What food policy in Spokane means for you
Urban Livestock and Market Gardening in the City of Spokane
Pat Munts, WSU Spokane County Extension’s urban agriculture coordinator
*SFPC Blog May 12, 2017
How cool would it be if you could walk down the street in your Spokane neighborhood and buy vegetables fruit and flowers from your neighbor who grew them right in their back yard? It can’t be fresher than that. Thanks to the city’s forward thinking City Council that is entirely possible in the City of Spokane. So is keeping small urban goats, sheep and pigs.
In March of 2014, The City of Spokane established two urban agriculture ordinances to help the city’s residents expand their ability to grow food in the urban environment. The Urban Market Garden Ordinance allows residents to establish market gardens for growing fruits, vegetables, and horticultural, viticulture and floricultural products in residentially zoned areas of the city and then sell that produce to their neighbors (“Market garden” shall mean a small-scale business that grows agricultural products that are sold by the operator of the garden on the same property where the agricultural products are grown.”) https://my.spokanecity.org/smc/?Section=17C.380.010
Households can establish up to a 6,000 square-foot garden for the first 21,780 square feet (half an acre) of lot space and add an additional 2,000 for each additional 21,780 square feet of lot space. The garden operator must reside on the same property where the agricultural products are grown. The garden operator may also sell eggs from the garden site to neighbors. See the note on keeping chickens below. Market gardeners are not required to have a city business license. Check out the ordinance at: https://my.spokanecity.org/projects/urban-farming/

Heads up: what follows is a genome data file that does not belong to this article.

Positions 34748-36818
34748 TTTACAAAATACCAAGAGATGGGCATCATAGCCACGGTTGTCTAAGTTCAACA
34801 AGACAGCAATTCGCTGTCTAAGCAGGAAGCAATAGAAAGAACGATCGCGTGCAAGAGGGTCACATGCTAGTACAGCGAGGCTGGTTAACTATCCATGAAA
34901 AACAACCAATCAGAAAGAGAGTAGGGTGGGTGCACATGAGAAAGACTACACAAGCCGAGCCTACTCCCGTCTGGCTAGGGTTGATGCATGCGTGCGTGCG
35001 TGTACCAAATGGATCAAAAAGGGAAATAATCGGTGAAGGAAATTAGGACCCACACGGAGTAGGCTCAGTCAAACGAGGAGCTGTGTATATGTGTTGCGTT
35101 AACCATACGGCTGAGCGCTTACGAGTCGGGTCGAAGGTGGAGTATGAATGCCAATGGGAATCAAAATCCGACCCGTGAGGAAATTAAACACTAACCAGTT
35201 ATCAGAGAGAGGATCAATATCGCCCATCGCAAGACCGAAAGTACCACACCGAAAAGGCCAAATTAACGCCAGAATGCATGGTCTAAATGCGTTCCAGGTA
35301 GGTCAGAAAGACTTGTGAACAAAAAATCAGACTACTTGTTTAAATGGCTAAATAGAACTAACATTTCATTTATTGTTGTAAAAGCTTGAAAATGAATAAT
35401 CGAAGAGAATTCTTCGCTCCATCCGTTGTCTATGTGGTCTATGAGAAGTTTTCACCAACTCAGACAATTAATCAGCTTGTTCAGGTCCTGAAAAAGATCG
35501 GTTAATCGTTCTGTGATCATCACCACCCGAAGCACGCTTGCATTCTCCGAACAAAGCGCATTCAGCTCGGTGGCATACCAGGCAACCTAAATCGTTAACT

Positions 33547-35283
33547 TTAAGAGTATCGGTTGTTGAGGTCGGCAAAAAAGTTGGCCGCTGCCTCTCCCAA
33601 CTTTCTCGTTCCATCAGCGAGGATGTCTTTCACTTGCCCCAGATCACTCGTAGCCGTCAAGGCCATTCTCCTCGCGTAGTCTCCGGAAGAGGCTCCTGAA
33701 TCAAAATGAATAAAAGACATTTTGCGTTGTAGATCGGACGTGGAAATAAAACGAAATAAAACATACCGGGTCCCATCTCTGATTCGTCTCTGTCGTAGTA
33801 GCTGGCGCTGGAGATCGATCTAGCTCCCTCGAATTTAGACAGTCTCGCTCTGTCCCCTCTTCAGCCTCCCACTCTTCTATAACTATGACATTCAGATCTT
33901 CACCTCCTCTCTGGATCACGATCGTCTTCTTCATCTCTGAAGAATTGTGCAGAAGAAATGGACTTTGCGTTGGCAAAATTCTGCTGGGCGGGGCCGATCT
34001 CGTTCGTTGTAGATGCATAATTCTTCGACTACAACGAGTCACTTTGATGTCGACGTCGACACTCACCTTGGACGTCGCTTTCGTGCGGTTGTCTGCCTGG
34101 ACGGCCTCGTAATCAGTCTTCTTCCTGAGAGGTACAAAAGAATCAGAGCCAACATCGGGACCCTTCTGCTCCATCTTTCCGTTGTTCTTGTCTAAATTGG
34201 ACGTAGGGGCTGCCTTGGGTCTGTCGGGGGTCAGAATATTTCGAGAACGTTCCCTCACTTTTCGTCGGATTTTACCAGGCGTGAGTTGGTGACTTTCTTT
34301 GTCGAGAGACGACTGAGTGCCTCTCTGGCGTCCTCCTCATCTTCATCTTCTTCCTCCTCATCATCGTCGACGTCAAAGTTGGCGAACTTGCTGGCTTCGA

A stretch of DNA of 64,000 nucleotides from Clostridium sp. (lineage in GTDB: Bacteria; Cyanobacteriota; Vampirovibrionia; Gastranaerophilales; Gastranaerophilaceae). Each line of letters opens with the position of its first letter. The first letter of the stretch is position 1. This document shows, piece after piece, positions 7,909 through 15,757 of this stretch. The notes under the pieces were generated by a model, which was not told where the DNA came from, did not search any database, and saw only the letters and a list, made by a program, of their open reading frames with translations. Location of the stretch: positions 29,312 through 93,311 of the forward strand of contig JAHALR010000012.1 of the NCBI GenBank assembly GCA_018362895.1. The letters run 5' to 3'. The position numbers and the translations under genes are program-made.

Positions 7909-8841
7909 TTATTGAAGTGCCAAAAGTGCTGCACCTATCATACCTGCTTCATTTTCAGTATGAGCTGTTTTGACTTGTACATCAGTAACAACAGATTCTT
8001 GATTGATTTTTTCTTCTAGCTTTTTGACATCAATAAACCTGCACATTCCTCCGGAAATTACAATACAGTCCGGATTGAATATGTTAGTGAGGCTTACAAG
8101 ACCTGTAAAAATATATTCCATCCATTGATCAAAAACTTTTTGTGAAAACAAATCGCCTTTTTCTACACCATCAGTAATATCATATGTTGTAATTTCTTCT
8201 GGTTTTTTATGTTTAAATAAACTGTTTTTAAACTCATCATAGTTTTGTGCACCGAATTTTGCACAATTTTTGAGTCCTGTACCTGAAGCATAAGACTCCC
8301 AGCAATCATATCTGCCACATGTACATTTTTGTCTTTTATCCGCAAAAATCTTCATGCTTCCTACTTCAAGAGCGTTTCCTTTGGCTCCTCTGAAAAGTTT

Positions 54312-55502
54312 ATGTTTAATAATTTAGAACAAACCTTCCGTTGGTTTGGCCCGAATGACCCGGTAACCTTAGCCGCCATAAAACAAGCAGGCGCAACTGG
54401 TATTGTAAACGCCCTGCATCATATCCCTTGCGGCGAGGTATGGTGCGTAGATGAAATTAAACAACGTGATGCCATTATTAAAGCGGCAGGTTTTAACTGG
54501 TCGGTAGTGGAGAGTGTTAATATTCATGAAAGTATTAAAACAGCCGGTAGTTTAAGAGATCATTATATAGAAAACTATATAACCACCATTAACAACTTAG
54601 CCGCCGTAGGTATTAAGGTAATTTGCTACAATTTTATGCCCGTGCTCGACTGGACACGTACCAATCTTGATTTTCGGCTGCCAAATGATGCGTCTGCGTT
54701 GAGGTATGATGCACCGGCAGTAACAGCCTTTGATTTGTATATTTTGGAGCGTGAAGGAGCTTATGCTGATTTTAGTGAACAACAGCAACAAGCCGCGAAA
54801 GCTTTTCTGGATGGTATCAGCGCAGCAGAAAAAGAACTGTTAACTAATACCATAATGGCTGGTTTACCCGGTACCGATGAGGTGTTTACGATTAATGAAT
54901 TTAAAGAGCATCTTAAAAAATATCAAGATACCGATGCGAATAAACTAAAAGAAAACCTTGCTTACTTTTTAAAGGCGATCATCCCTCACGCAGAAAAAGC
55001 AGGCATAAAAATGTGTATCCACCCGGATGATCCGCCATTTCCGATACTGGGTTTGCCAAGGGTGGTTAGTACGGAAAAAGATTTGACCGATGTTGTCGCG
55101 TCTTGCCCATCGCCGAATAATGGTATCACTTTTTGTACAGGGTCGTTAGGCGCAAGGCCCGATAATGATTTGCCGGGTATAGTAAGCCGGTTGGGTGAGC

Urban market gardeners can sell their produce straight from the garden. If they want to prepare any value-added products from their production, they are required to obtain all necessary city, county and state licenses to do so. Check out the Washington Department of Agriculture’s Direct Marketing Handbook at: http://agr.wa.gov/marketing/smallfarm/greenbook/ for the rules and regulations.
The Urban Small Livestock Ordinance allows residents to keep goats, pigs and sheep under 150 pounds and less than three feet at the shoulder in most land use zones in the city of Spokane ( permitted outright in the RA, RSF, RTF, RMF, and RHD zones and any zone that permits dwelling units). Residents can have one small livestock per 2,500 square feet of total lot size. This means on a 9,000 square-foot lot you could have three goats, pigs or sheep. The weight limit means that only smaller breeds of these animals will fit the ordinances. One of the reasons for this is that large livestock can be very strong and destructive in the smaller-scale urban environment. Any male small livestock must be neutered.